Ghrelin administration increases food intake, body weight (BW), adiposity, and blood glucose. In contrast, although mouse models lacking ghrelin or its receptor (Growth Hormone Secretagogue Receptor (GHSR)) exhibit life-threatening hypoglycemia in starvation-like states, they do not exhibit appreciable reductions in food intake, BW, adiposity, blood glucose, or survival when food availability is unrestricted. This suggests the existence of a parallel neuromodulatory system that can compensate for disruptions in the ghrelin system in certain settings. Here, we hypothesized that the cannabinoid CB1 receptor (CB1R) may encode this putative redundancy, and as such, that genetic deletion of both GHSR and CB1R would exaggerate the metabolic deficits associated with deletion of GHSR alone. To test this hypothesis, we assessed food intake, BW, blood glucose, survival, and plasma acyl-ghrelin in ad libitum-fed male wild-type mice and those that genetically lack GHSR (GHSR-nulls), CB1R (CB1R-nulls), or both GHSR and CB1R (double-nulls). BW, fat mass, and lean mass were similar in GHSR-nulls and wild-types, lower in CB1R-nulls, but not further reduced in double-nulls. Food intake, plasma acyl-ghrelin, and blood glucose were similar among genotypes. Deletion of either GHSR or CB1R alone did not have a statistically-significant effect on survival, but double-nulls demonstrated a statistical trend towards decreased survival (p = 0.07). We conclude that CB1R is not responsible for the normal BW, adiposity, food intake, and blood glucose observed in GHSR-null mice in the setting of unrestricted food availability. Nor is CB1R required for plasma acyl-ghrelin secretion in that setting. However, GHSR may be protective against exaggerated mortality associated with CB1R deletion.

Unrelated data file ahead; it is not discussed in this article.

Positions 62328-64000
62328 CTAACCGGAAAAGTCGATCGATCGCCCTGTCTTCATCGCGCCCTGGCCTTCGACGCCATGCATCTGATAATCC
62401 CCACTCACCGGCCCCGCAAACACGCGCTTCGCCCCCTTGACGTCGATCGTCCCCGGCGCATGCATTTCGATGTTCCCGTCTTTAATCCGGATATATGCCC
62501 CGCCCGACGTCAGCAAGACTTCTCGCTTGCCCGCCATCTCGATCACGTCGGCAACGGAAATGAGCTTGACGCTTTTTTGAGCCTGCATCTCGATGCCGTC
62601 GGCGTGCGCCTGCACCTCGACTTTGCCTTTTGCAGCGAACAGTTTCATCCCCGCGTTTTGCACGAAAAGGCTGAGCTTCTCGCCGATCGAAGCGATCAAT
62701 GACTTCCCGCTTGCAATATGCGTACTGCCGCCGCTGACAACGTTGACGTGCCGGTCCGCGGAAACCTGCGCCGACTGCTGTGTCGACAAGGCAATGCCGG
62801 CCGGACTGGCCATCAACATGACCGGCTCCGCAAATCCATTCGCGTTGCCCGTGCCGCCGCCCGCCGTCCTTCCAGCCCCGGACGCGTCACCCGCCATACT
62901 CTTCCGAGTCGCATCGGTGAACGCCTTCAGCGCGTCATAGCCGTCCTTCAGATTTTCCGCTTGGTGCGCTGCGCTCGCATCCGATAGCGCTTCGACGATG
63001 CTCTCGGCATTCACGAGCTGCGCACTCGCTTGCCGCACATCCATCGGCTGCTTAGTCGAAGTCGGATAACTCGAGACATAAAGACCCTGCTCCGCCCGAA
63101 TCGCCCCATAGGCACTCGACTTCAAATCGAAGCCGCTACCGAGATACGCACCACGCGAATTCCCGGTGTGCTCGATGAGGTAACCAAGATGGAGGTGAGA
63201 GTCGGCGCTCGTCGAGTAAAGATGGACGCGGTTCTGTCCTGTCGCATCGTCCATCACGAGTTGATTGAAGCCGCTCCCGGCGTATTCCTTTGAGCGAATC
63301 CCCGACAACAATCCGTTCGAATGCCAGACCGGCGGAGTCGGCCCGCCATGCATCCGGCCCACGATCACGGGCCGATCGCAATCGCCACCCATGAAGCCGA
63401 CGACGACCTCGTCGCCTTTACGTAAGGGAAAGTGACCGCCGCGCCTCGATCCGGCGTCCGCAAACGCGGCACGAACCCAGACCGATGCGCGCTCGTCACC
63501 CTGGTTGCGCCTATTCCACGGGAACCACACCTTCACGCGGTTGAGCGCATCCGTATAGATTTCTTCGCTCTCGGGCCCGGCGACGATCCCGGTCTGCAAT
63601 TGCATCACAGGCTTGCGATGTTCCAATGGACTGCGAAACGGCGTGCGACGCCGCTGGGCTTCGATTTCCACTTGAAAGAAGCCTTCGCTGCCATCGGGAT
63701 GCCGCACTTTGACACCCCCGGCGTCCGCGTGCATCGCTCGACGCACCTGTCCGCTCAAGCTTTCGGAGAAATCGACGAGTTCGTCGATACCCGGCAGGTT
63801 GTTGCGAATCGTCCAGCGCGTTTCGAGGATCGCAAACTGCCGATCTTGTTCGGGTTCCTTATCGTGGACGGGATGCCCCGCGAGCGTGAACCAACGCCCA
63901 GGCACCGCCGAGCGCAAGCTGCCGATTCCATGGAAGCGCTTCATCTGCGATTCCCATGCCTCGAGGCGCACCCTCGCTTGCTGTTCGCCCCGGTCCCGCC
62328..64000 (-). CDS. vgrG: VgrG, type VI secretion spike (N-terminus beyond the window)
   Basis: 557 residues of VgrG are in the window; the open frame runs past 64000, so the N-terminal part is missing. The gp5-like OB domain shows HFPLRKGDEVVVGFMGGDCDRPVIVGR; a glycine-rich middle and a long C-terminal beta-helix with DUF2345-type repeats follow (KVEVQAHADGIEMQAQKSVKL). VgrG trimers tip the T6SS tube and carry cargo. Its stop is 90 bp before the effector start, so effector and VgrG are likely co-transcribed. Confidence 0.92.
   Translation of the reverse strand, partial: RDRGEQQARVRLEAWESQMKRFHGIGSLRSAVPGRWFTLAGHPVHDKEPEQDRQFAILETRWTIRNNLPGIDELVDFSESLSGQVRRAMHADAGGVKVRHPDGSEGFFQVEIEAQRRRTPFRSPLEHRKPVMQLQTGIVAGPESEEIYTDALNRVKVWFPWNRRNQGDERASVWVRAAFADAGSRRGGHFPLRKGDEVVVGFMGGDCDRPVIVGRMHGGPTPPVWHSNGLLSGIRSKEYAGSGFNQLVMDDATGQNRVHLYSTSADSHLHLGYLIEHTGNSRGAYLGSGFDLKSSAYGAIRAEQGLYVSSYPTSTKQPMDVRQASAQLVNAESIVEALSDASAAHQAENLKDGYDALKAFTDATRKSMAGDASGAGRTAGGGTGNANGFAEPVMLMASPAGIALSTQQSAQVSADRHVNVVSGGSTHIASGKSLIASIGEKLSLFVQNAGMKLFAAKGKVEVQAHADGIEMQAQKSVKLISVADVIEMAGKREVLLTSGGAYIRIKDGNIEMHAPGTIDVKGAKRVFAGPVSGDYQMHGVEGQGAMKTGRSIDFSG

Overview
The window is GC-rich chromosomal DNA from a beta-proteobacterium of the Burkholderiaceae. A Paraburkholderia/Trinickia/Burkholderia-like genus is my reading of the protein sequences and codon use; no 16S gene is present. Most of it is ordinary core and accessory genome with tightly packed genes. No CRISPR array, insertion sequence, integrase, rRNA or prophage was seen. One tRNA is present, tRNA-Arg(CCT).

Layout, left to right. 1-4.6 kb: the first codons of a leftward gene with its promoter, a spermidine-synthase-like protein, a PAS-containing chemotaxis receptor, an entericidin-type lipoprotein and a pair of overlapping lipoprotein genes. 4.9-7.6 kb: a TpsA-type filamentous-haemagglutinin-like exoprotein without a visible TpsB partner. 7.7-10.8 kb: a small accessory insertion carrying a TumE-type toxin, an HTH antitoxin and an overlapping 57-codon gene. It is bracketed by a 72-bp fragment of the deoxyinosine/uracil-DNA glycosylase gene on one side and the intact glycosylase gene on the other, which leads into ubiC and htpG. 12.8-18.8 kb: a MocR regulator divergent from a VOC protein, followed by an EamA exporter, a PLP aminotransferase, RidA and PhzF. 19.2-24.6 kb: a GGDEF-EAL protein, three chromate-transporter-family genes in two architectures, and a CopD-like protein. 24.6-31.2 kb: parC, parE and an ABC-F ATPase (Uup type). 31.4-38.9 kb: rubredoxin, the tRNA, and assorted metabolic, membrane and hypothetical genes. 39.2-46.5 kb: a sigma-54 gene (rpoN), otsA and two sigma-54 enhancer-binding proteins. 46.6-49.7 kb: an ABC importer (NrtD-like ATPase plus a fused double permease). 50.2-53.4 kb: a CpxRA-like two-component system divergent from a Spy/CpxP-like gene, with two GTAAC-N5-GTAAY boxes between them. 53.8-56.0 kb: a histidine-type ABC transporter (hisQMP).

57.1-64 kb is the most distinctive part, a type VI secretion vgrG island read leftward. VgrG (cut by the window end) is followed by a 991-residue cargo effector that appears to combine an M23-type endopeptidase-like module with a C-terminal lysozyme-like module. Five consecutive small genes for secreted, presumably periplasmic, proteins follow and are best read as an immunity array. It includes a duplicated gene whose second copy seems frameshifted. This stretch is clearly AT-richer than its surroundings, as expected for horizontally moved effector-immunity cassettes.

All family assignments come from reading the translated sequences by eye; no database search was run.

|Original language||English (US)|
|Number of pages||10|
|State||Published - Nov 1 2020|
- Body weight
- Food intake
ASJC Scopus subject areas